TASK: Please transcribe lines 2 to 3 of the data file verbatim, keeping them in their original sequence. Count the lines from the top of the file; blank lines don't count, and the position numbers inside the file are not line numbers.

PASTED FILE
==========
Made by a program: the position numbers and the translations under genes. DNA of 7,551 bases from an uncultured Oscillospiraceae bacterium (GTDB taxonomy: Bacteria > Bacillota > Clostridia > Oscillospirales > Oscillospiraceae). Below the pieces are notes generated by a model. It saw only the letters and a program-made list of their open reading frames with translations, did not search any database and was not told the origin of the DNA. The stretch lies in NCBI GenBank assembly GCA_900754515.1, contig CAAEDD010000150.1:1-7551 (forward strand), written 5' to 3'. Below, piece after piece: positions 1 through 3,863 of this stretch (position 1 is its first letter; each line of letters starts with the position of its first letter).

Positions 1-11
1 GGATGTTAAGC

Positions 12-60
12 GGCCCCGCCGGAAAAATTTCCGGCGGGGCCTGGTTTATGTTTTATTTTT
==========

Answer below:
Positions 1-11
1 GGATGTTAAGC